It's no spin. Prime Minister Benjamin Netanyahu really is looking high and low for a magical solution to both let the tractors get back to work on settlement lands and leave President Mahmoud Abbas at the negotiating table.
Construction in settlements is a very uncomfortable issue for Israel. Most countries say settlement in occupied territory is illegal; friendly governments believe that building in the occupied territories is an obstacle to peace. The boycott of Ariel's new cultural center reminded us that here, too, the settlements are more a bone of contention than the foundation for our existence. Who will believe Bibi will be ready within a year to evacuate thousands of homes if he cannot / will not declare a temporary moratorium on the construction of a few hundred new homes? Over that it's worth breaking up the peace talks?
No, Netanyahu does not want to create a crisis over the freeze. Why should he have a crisis over the demand of Jewish migrants to settle in Hebron if he can focus it on the demand of Palestinian refugees to return to Haifa? Let Bibi get through the nuisance of the freeze, and he will pull Abbas into the sure trap over the "right of return." What will Tzipi Livni say, and even those who call themselves "the Zionist left" when Abbas announces he refuses to give up the right of return in advance?
A broad hint of this scheme could be seen in statements Netanyahu made during a visit to Sderot a week ago. "I'm not talking about a name," Netanyahu said, to explain his insistence the Palestinians recognize Israel as the nation-state of the Jewish people. "I'm talking about essence," he said.
"When they refuse to say something so simple, the question is why?" Netanyahu said to explain what he meant by essence. "Do you want to flood the state of Israel with refugees so it will no longer be a country with a Jewish majority? Do you want to rip away parts of the Galilee and the Negev?" When Netanyahu demands agreement ahead of time that the talks are intended to bring about, according to him, agreement on the establishment of the "nation-state of the Jewish people" alongside a Palestinian state, he is therefore demanding the Palestinians give up in advance on the right of return of refugees. And the main thing, don't forget, is "no preconditions."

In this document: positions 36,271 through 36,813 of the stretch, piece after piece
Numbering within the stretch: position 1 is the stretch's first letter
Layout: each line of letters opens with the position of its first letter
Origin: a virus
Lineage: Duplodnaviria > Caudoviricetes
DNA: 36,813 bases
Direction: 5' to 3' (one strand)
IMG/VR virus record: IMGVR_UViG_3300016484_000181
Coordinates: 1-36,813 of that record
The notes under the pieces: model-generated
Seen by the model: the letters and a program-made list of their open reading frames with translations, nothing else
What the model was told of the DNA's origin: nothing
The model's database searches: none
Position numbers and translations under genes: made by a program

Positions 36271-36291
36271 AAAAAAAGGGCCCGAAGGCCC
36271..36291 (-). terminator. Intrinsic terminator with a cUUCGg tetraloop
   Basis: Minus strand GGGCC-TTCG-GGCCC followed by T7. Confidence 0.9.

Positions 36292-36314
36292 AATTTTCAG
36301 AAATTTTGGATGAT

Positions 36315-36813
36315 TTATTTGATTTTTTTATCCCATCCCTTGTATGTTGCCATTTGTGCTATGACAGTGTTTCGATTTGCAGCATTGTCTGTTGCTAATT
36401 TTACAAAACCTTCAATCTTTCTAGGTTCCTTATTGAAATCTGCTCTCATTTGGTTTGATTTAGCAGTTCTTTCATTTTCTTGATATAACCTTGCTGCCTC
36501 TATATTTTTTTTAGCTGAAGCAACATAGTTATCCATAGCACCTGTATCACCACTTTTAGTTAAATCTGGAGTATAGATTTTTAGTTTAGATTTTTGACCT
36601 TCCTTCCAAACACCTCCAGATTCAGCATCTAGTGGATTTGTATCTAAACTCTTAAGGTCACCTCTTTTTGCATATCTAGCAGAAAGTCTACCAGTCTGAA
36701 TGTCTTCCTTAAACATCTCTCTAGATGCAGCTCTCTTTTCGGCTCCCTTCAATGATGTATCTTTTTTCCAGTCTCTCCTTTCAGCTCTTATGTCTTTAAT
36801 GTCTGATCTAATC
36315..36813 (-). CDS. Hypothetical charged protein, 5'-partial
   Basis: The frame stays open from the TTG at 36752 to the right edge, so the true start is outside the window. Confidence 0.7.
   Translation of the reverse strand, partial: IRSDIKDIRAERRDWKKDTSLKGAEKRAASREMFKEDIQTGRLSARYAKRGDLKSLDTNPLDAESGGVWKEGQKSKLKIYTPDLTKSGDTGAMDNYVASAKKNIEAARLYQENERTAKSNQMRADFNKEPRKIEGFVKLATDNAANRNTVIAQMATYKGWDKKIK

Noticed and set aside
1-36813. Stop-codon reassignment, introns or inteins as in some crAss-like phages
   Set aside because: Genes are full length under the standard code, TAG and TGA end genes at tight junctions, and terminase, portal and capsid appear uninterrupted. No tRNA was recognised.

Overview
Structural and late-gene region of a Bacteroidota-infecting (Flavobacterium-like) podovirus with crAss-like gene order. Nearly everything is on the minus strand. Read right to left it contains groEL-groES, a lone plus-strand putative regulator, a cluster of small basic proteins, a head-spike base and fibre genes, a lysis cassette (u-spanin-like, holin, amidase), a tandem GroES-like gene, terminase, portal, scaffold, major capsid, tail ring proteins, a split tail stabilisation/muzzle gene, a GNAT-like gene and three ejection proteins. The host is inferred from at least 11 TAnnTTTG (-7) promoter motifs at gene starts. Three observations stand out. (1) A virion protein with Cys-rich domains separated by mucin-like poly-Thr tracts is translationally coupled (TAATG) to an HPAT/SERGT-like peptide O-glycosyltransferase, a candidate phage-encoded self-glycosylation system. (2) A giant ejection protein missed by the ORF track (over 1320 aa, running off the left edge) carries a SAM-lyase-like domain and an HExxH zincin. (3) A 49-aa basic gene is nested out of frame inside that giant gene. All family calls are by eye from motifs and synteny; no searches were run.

The controversy around construction in the settlements draws attention away from the bombshell hiding behind Netanyahu's demand that the Palestinians first recognize Israel as the state of the Jewish people. As the prime minister himself has said, this is not mere semantics. It is an essential matter from the most sensitive part of the narrative of the conflict. As Dan Meridor, one of the ministers closest to Netanyahu, put it in an interview with Haaretz Magazine (October 23, 2009): "I am not too optimistic that the Palestinian government has given up on the right of return. That would mean conceding the rationale for the Palestine Liberation Organization, which was founded in 1964, three years before the Six-Day War. And Abu Mazen [Abbas] was one of its founders." Meridor, by the way, says that a state that is not the state of all its citizens is not a democratic state.
Some people, for example the previous prime minister, Ehud Olmert, believe that with goodwill, sensitivity to the suffering of the refugees and international assistance, the right of return obstacle can be overcome. Speaking at a conference of the Geneva Initiative leadership, Olmert reminded the audience that the PLO had accepted the 2002 Arab peace initiative, which states the solution to the refugee problem must be not only just (based on United Nations Resolution 194), but also agreed-on by all the parties. It will be attained only in the framework of a comprehensive deal that will include all the core issues, first and foremost an arrangement for the holy places in Jerusalem.
The problem of the refugees is not a ball in a game whose purpose is to push the Palestinian adversary (partner?) into a corner and to push away the pressure of the American friend (adversary?) That is a game Israel has no chance of winning.
What will happen if the Palestinians declare they do recognize Israel as the state of the Israelis - take it or leave it? What will Netanyahu do? Will he end the moratorium on construction in the settlements, stop the negotiations on a two-state solution and begin the countdown to the end of the Jewish state?
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